In a survey conducted shortly after Uber’s first fatal self-driving accident in March of 2018, the overwhelming majority of Americans said they would be afraid to ride in a self-driving car. The exact figure discovered by the American Automobile Association (AAA) in that study was 73 percent. In fairness, these results may have been skewed by the high-profile coverage of the fatal accident in Tempe, Arizona.

Still, even if it is likely that the accident negatively influenced public perception, distrust in self-driving cars was still the sentiment held by a majority of Americans in 2017 as well. In 2017, the AAA still discovered that 63 percent of Americans had fears of riding in an autonomous vehicle. Many other studies, surveys and polls have reflected similar findings, so this is not exactly a new trend.

Now, a new study shows that Americans are increasingly losing interest in utilizing self-driving cars altogether, and the primary reason for this lack of interest is safety concerns. In effect, it appears Americans are losing interest in the technology primarily because Americans believe the new technology cannot be entrusted with keeping people safe.

Self-Driving Interest on the Decline

If predictions that self-driving is the next big thing are to hold true, it is clear that the self-driving sector has work to do insofar as regaining the trust of the American public. According to a recently released annual sharing economy index from Allianz Global Assistance, only 43 percent of Americans have an interest in relying on self-driving vehicles. If accurate, these figures reveal that a majority of Americans are uninterested in utilizing the tech, which is a significant downturn from the slight majority of Americans (53%) who were interested in utilizing self-driving vehicles when asked in 2017.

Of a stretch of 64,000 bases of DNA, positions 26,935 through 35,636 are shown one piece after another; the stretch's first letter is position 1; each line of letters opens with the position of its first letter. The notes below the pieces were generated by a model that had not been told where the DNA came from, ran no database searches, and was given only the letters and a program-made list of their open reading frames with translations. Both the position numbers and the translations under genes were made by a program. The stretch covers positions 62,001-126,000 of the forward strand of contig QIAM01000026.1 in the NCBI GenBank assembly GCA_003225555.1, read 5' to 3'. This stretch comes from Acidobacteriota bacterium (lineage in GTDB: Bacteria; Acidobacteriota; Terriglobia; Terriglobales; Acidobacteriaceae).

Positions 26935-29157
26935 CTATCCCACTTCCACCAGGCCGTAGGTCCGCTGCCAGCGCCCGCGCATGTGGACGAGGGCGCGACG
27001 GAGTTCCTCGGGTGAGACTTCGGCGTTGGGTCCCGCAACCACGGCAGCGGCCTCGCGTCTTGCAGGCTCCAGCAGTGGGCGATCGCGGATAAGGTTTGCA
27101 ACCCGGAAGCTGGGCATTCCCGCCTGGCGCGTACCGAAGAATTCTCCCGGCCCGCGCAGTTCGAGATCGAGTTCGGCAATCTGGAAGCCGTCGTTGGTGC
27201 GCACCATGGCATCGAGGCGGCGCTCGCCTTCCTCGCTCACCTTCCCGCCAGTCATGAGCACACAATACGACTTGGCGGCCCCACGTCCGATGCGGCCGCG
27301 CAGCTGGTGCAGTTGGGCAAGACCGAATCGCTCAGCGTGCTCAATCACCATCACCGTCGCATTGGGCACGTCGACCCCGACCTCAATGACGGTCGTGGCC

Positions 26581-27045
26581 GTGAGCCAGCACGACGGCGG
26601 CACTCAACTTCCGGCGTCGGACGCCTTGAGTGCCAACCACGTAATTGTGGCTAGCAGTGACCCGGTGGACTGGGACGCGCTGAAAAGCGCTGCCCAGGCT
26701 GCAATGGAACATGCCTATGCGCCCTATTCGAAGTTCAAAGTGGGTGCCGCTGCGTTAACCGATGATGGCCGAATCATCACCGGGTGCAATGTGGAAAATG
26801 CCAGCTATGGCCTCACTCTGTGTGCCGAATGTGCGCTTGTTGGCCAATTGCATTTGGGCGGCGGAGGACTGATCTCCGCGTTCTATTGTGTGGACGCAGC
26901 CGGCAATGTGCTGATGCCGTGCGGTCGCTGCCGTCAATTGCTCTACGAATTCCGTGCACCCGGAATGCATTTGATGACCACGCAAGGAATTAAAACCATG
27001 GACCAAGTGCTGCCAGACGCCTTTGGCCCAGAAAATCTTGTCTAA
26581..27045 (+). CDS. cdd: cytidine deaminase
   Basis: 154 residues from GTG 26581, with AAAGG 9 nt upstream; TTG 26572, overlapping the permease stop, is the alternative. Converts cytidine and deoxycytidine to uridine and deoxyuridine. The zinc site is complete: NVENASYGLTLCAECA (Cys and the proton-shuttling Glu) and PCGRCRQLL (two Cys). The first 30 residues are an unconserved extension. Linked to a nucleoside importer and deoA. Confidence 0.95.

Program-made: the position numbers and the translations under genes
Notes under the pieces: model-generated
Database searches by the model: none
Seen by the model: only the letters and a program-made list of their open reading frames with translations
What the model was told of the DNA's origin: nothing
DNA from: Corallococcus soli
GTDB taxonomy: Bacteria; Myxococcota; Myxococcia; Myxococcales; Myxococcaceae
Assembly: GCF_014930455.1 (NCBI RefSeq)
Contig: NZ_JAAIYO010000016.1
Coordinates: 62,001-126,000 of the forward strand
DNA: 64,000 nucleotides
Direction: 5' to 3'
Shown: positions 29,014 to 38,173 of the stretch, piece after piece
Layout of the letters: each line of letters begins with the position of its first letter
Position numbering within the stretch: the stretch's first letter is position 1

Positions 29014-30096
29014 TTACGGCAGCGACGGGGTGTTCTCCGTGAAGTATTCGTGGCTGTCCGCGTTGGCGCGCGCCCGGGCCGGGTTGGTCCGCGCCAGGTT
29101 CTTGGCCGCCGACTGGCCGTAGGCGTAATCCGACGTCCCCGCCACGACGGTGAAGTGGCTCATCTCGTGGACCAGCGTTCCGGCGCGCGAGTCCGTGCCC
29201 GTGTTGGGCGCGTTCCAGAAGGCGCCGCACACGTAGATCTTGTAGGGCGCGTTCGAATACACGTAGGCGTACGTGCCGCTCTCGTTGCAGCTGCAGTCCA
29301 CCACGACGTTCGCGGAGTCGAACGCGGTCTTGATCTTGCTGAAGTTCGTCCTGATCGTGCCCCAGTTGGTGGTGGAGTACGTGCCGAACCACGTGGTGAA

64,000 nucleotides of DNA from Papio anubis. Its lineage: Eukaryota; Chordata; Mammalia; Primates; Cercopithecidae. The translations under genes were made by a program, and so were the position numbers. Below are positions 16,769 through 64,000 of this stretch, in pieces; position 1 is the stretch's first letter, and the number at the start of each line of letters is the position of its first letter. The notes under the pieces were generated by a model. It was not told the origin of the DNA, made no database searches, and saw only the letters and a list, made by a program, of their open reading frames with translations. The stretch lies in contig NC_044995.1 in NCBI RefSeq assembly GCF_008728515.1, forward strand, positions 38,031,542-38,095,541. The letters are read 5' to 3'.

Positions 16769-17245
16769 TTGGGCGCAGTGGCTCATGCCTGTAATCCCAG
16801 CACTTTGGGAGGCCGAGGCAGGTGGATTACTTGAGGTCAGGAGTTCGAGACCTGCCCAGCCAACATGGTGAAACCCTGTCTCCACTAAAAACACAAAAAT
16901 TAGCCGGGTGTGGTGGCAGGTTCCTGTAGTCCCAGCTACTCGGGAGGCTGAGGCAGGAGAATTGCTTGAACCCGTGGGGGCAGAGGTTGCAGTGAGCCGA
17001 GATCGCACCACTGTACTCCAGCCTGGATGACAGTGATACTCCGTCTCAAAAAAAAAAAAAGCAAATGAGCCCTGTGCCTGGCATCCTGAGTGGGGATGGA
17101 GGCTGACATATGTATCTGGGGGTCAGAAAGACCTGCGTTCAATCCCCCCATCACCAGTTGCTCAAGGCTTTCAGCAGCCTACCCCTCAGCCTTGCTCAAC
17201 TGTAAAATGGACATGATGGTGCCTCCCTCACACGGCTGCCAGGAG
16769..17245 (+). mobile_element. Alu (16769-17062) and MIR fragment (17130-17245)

The index reported by Allianz Global Assistance found that 71 percent of those surveyed in 2018 cited safety concerns to explain the lack of interest. Worse, only 17% of those surveyed about self-driving cars indicated that they were "very interested" in the technology, whereas a much higher percentage of 32% claimed to be "not interested at all." The 2nd most common reason for disinterest in the tech was the desire to not be a "guinea pig", with lack of familiarity and cost coming in at 3rd and 4th, respectively.

These findings, collectively, paint a clear picture. American interest in self-driving has sharply declined as their trust in the technology has decreased. This is an understandable intuition since there are still many issues that self-driving cars must address to ensure the safety of people on the road. Weather, for one, has proven to be an as of yet insurmountable safety issue in some areas of the country.

Even so, the self-driving industry is moving forward, with leading companies like Waymo logging millions of miles on the road already. If you or a loved one has been injured in a self-driving car accident, contact us for a free case evaluation to speak with a self-driving car accident lawyer at The Ledger Law Firm.